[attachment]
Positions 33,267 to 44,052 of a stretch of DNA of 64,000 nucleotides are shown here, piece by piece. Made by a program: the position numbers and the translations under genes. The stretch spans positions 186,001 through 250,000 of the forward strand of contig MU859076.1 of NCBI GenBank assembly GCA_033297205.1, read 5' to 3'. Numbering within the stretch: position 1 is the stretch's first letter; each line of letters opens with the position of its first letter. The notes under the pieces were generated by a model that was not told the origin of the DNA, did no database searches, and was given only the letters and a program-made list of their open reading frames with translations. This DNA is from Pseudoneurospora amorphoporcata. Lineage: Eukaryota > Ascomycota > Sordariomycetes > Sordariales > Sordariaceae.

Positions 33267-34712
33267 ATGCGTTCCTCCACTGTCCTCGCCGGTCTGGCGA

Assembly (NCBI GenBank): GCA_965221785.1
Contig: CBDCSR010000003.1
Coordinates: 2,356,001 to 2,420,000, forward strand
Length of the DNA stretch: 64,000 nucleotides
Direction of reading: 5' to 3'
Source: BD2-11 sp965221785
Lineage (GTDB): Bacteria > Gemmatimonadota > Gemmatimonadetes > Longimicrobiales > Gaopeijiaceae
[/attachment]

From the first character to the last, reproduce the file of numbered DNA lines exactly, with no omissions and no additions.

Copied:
Positions 33,267 to 44,052 of a stretch of DNA of 64,000 nucleotides are shown here, piece by piece. Made by a program: the position numbers and the translations under genes. The stretch spans positions 186,001 through 250,000 of the forward strand of contig MU859076.1 of NCBI GenBank assembly GCA_033297205.1, read 5' to 3'. Numbering within the stretch: position 1 is the stretch's first letter; each line of letters opens with the position of its first letter. The notes under the pieces were generated by a model that was not told the origin of the DNA, did no database searches, and was given only the letters and a program-made list of their open reading frames with translations. This DNA is from Pseudoneurospora amorphoporcata. Lineage: Eukaryota > Ascomycota > Sordariomycetes > Sordariales > Sordariaceae.

Positions 33267-34712
33267 ATGCGTTCCTCCACTGTCCTCGCCGGTCTGGCGA

Assembly (NCBI GenBank): GCA_965221785.1
Contig: CBDCSR010000003.1
Coordinates: 2,356,001 to 2,420,000, forward strand
Length of the DNA stretch: 64,000 nucleotides
Direction of reading: 5' to 3'
Source: BD2-11 sp965221785
Lineage (GTDB): Bacteria > Gemmatimonadota > Gemmatimonadetes > Longimicrobiales > Gaopeijiaceae